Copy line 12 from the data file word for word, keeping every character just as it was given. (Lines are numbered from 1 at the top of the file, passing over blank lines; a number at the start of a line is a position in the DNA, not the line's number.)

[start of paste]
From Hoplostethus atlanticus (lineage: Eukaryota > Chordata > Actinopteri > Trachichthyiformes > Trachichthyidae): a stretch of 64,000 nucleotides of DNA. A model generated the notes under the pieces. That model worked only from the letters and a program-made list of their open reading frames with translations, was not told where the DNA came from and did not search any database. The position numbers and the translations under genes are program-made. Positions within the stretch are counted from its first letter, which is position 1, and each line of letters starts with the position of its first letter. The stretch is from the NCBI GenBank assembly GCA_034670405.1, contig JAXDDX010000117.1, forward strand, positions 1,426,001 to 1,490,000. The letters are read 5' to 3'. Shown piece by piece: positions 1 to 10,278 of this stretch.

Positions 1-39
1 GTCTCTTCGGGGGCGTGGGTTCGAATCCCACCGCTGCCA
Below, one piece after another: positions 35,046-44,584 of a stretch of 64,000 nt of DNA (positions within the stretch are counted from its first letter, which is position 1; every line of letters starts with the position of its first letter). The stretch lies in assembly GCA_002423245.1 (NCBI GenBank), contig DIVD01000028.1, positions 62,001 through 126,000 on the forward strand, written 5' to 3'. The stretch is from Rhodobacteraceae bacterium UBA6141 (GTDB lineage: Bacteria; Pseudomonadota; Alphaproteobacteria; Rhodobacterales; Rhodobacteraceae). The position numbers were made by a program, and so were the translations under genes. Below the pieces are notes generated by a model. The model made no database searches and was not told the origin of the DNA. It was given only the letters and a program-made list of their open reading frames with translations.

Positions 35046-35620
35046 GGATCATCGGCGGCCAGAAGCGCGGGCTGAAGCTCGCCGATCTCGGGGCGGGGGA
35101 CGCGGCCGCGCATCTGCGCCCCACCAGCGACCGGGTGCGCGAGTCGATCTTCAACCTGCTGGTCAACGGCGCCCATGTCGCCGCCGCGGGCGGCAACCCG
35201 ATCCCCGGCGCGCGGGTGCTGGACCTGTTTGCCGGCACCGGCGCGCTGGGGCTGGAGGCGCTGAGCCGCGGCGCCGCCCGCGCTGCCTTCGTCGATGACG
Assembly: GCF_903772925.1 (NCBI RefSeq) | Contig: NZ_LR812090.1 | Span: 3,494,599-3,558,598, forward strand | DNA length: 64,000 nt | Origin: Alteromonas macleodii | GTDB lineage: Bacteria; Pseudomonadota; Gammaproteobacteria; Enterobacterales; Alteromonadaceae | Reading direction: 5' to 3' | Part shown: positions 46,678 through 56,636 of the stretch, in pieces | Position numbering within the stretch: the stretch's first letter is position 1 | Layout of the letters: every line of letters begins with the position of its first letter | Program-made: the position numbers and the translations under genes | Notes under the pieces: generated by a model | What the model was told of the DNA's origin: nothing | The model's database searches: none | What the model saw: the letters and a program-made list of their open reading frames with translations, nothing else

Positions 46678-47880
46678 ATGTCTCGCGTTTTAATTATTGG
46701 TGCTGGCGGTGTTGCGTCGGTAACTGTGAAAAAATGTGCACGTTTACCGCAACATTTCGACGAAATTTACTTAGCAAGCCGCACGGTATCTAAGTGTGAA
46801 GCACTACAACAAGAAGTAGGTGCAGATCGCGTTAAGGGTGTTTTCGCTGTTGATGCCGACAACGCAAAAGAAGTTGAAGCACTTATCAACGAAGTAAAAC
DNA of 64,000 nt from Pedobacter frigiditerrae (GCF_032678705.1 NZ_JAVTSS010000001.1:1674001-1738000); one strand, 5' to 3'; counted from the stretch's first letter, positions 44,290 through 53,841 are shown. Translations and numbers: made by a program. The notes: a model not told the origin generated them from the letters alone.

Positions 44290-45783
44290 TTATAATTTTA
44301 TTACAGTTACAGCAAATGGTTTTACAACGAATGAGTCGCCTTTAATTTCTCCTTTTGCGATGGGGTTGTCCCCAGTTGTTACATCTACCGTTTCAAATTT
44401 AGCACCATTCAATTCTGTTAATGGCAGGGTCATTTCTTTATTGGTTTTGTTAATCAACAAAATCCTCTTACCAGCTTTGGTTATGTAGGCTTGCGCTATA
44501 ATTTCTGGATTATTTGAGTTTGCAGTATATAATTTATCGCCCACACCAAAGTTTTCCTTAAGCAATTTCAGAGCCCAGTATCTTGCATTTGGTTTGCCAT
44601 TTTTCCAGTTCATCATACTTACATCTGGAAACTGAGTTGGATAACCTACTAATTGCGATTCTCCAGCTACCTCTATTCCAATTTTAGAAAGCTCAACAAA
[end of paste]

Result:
46701 TGCTGGCGGTGTTGCGTCGGTAACTGTGAAAAAATGTGCACGTTTACCGCAACATTTCGACGAAATTTACTTAGCAAGCCGCACGGTATCTAAGTGTGAA